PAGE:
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Sebastian Jones And Ramez Silyan’s Lil Peep Documentary “Everybody’s Everything” Reviewed

It is impossible to keep ahead of the musical zeitgeist in the 21st century, the best you can hope is to stumble onto it. From Adele to Lorde, I’ve missed a ton of stuff in the 2010s, but, because of taste, and because of chance, I didn’t miss mumble rap, Soundcloud Rap, call it whatever you want. I didn’t miss the late Lil Peep -finished off with a deadly mix of fentanyl and Xanax, and that has everything to do with a love of melody. Lil Peep’s emo meets rap meets trap while completely fucked up on cough medicine slur was tuneful, melodic, and different. I went to see him at the Highline Halloween 2017, two weeks before he died, but it was too hard for me to see a thing and I left early.

Peep was a Long Island kid who started posting songs in 2014, released his first mixtape in 2015, and was dead by 2017. His music remains as a reminder of what wasn’t but would have been, this was a sound of young America, lonely, depressive, druggy, with girls a mystery and boys, his posse, the only thing between himself and superstardom.

The nearly two hour memento mori, executive produced by Peep’s Grandfather’s friend Terence Malik, uses film and music, interviews and memories, to tell the story of the charismatic but deeply wounded young man who surrounded himself with friends and then gave into the constant drugs and partying, two months without sleep on tour, as one member of his entourage puts it, while he took care of all his friends but had to hide in the wardrobe of his own home to cry. After going from Long Island to Los Angeles, where he lived on Skid Row, he eventually left the hangers on and the letches behind him but not in time. His family have sued his management for providing him with drugs.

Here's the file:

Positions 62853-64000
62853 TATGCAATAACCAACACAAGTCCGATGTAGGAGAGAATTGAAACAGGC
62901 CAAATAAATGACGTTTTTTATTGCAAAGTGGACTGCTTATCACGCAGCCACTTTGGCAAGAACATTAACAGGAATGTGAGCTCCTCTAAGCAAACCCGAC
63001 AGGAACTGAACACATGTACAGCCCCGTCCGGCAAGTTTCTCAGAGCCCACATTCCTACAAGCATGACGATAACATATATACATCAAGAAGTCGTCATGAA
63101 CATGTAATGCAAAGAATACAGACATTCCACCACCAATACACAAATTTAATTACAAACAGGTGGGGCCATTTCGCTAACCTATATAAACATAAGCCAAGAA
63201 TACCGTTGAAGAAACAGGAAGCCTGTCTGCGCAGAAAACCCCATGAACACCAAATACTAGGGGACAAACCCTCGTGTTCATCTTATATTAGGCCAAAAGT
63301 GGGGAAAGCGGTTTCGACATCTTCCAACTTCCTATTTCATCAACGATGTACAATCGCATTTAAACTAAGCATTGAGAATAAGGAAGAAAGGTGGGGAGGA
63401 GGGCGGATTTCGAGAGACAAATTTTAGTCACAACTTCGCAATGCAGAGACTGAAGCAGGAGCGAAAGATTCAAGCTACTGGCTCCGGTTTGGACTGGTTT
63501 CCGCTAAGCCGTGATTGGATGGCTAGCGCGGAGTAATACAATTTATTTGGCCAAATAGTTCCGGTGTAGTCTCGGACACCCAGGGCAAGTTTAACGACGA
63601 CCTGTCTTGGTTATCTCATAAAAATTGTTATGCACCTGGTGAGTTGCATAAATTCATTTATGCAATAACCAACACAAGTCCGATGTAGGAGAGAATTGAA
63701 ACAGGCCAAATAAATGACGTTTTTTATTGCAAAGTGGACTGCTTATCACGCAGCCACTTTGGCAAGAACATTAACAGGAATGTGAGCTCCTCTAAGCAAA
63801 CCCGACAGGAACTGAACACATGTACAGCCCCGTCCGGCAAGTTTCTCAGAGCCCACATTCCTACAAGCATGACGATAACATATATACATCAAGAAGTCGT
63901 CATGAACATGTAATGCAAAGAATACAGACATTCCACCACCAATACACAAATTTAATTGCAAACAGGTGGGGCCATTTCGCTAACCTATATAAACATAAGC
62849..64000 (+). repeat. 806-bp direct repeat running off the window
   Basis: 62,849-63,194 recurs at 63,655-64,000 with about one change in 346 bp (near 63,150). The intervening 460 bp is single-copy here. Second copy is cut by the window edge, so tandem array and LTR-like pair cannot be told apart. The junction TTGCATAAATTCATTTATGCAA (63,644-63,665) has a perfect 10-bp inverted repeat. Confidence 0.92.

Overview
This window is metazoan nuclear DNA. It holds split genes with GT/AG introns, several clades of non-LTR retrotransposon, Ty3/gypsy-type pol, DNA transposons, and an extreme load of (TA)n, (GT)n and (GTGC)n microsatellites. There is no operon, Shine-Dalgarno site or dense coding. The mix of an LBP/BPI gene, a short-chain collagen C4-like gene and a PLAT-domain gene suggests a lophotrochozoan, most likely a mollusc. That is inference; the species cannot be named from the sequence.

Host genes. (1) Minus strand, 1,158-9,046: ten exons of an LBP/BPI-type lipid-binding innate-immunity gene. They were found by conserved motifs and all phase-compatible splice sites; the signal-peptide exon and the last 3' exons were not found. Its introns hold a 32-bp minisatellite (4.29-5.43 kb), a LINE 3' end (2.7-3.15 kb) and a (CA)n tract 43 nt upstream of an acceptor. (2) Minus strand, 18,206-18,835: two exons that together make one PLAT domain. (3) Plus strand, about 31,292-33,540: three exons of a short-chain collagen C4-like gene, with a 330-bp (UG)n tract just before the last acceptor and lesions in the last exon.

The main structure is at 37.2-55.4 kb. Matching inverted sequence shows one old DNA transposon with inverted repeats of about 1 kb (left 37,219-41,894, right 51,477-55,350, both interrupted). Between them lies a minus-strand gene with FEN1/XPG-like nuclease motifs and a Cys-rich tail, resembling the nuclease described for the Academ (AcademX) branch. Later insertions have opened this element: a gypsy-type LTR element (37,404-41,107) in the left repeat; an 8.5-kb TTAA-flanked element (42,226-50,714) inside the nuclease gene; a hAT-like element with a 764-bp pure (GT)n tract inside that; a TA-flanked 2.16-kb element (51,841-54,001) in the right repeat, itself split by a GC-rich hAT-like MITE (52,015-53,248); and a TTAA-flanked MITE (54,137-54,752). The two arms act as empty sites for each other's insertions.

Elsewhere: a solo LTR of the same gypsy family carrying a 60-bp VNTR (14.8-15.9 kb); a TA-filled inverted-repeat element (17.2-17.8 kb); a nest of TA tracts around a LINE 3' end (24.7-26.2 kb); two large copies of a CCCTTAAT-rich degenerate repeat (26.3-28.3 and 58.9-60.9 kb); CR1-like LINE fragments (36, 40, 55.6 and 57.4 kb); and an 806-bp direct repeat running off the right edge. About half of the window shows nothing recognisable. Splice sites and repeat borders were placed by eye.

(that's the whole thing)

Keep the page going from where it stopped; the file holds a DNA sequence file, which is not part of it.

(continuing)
The problem with the pretty good “Everybody’s Everything” is that it doesn’t concentrate on the most important aspect of Peep, his music. Sadly, the 2010s have seen an epidemic of young people dying from Fentanyl but we are not here for a lesson in the wages of stardom. We are here to discover how he went from the great, acoustic strum “Beamer Boy” to the great emo folk “walk away as the door closes” -enormously sad song, but all of them are. When Peep is angry in a song he  doesn’t sound  violent and more in need of a hug, a shout out, a sing along  “Benz Truck”  with trap beats and on record it is just a sinking dread and on stage turning ‘you can suck my dick” into something it really isn’t, a joining in while it is a shutting out.

Lil’ Bo Peep with a brand new bitch
In the back of the club with the GothBoiClique
Iced out teeth on an iced out whip
With the limousine tints, you can suck my dick
Friends switch up when you in a Benz truck (skrrt)
Always wanna fuck, tell a bitch, “Good luck”
Always wanna fuck ’cause I just came up, yeah
(GothBoiClique)

Peep (born Gus Ahr) was the son of kindergarten teacher and a Harvard Professor, whose divorce sent him reeling. Peep’s Grandfather, social activist and historian John Womack, is friends with Malick and while Womack is certainly a gifted raconteur, he gets a little too much before the end with all the voiceovers.